Selected 4th in the 2007 NBA Draft, Mike Conley has been a member of the Memphis Grizzlies for his entire career. He's had a productive nine seasons, making NBA All-Defensive Second Team in 2013 and helping lead the Grizzlies to the playoffs every year since 2011. While he's certainly a solid player, he's never made an All-Star team, and just about every "Top 5 Point Guards" list would exclude him.
But for now, Conley has one thing no other player in the league does: the richest contract in NBA history.
The Grizzlies re-signed Conley to a five-year, $153 million deal to keep him in Memphis, which is a higher dollar amount in total value than any other player has ever received. It's also the first contract in NBA history to be over $100 million in total value with an annual salary average of at least $30 million.
If Kevin Durant returns to the Oklahoma City this offseason on a five-year deal, he can match what Conley just got, but this record will likely hold until the following offseason, when the salary cap balloons once again.
Only two players prior to Conley have made $30 million in a season: Kobe Bryant and Michael Jordan. Between them, they have 11 NBA championships, six MVPs, eight Finals MVPs, and 12 scoring titles. Aside from the one All-Defensive Second Team appearance, Conley's only other professional accolades are winning the NBA Sportsmanship Award twice, in 2014 and again this past season.
However, these enormous contracts will soon become the standard in the NBA. The salary cap rose from $70 million to $94 million in just one year, and it's set to increase to somewhere around $107 million. Then again, at this time last year, the projections were that the salary cap would rise to somewhere in the $87-$89 million range. What actually happened blew that out of the water, so we could very likely see the same thing happen next offseason.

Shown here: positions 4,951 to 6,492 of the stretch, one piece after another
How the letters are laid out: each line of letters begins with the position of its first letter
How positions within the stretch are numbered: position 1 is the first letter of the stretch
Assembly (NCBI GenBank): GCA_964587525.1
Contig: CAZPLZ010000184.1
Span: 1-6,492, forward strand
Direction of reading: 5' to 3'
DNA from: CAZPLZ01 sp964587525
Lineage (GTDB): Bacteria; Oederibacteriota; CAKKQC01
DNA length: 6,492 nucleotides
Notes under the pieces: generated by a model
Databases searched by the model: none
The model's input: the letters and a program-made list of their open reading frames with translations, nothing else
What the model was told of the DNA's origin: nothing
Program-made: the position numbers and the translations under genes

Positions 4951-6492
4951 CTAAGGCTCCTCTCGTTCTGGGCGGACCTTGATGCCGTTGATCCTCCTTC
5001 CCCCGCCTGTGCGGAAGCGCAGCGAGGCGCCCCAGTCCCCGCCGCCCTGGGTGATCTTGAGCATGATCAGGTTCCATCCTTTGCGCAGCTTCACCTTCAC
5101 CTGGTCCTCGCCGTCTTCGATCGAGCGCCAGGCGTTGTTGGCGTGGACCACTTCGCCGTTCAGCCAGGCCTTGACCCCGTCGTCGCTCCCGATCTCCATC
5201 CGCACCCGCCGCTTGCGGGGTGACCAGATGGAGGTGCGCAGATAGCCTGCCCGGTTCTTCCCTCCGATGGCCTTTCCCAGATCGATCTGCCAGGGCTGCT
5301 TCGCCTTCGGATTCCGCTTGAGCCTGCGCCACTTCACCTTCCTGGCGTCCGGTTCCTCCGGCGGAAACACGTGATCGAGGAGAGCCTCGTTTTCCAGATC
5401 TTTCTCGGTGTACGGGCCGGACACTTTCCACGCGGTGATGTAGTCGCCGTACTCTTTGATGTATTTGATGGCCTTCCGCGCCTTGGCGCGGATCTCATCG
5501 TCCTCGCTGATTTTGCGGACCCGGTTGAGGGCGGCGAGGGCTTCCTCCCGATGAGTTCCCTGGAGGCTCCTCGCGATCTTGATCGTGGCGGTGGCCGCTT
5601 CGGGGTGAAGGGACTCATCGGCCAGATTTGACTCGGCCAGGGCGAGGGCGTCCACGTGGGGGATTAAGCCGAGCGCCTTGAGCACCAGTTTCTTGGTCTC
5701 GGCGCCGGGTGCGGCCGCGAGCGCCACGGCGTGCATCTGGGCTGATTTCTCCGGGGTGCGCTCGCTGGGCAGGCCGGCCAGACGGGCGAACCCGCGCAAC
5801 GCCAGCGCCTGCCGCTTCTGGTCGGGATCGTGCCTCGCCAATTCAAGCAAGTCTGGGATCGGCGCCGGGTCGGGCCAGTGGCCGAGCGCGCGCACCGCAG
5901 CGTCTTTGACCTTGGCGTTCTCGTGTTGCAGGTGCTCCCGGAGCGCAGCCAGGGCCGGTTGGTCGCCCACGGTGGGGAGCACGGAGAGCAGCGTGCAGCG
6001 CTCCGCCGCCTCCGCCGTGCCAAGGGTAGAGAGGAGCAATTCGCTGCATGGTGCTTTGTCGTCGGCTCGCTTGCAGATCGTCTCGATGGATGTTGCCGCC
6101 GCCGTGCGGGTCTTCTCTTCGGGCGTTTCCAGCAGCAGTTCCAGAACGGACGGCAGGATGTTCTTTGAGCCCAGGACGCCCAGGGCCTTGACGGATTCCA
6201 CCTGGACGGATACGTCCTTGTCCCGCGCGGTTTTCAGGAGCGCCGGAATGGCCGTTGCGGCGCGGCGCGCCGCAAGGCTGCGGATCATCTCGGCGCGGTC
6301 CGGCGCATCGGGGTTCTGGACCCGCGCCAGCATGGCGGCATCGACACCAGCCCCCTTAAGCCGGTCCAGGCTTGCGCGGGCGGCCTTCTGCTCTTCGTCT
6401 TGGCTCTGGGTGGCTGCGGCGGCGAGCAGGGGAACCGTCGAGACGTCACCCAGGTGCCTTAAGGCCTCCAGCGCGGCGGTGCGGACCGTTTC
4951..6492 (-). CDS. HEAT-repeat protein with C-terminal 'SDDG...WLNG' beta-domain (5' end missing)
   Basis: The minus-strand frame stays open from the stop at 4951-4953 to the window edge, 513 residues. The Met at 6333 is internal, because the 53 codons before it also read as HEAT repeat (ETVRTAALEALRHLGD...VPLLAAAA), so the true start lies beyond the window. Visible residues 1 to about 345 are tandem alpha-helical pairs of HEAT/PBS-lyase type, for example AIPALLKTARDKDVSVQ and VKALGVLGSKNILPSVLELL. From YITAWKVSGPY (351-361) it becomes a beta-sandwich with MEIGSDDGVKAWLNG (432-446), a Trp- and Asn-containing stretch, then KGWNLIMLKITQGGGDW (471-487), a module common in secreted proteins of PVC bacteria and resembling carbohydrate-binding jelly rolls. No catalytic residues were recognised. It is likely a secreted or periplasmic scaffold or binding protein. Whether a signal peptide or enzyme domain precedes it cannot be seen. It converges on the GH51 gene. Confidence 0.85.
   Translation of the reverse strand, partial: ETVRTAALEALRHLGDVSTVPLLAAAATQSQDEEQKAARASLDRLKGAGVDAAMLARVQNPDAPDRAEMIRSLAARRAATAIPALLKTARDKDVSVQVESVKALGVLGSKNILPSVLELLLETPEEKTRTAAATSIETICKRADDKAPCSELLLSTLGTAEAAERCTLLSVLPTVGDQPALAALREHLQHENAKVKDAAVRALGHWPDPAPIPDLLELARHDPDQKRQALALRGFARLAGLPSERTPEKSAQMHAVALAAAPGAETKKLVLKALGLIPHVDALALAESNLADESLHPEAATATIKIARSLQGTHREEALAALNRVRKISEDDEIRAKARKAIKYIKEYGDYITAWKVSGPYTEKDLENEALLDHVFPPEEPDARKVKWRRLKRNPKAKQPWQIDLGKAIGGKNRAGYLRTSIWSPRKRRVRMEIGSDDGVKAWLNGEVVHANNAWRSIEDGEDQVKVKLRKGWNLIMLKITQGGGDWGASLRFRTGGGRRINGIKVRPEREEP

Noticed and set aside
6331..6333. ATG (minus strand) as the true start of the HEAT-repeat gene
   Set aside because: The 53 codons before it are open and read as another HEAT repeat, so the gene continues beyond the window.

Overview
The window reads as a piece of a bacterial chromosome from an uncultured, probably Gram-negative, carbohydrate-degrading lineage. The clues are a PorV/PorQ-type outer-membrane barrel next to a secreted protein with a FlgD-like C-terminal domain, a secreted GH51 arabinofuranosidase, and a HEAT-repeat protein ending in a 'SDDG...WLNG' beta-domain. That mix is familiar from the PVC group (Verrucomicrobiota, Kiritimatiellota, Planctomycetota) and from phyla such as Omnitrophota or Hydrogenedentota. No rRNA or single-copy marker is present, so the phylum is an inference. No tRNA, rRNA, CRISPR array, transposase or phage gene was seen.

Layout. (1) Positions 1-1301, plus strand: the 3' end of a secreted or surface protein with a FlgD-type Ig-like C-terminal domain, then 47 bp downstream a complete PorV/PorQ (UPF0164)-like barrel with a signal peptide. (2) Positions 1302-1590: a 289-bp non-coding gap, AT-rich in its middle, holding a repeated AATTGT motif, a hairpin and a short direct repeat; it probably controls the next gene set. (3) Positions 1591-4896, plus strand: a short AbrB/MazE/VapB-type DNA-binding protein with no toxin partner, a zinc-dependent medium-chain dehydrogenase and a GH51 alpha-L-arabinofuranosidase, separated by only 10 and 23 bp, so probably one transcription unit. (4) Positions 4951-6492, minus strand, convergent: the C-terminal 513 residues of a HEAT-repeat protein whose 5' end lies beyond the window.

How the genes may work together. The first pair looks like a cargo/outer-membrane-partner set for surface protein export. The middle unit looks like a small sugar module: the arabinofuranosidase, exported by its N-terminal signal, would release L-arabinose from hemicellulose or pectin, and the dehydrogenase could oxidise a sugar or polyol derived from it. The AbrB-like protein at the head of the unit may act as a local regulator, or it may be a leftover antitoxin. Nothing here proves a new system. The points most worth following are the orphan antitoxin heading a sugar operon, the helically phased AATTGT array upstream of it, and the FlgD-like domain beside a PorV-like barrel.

Players earn a percentage of the salary cap, with the max fluctuating based on tenure in the league. Conley, who has played nine seasons, signed a deal worth 30 percent of the cap, with 7.5 percent annual raises.
By comparison, Chandler Parsons, whom Conley heavily helped recruit to the Grizzlies, just signed his own max deal, inking a four-year, $94 million contract. Alongside Marc Gasol, who signed a five-year, $110 million deal last offseason, the Grizzlies have a talented, if oft-injured core.
The trio of Conley, Gasol and Randolph have led a Memphis team that has always been a pesky out in the playoffs, defeating the Spurs as an 8-seed in 2011, knocking off the top-seeded Oklahoma City Thunder en route to the Western Conference Finals in 2013, and giving the eventual champion Golden State Warriors fits in a tough six-game series in 2015.
Will an extremely well-paid Conley and Parsons be enough to get the Grizzlies over the hump in the loaded Western Conference? That remains to be seen, but Memphis snagging two highly-sought free agents – even if one of them was already a member of their team – is a huge win for a small market.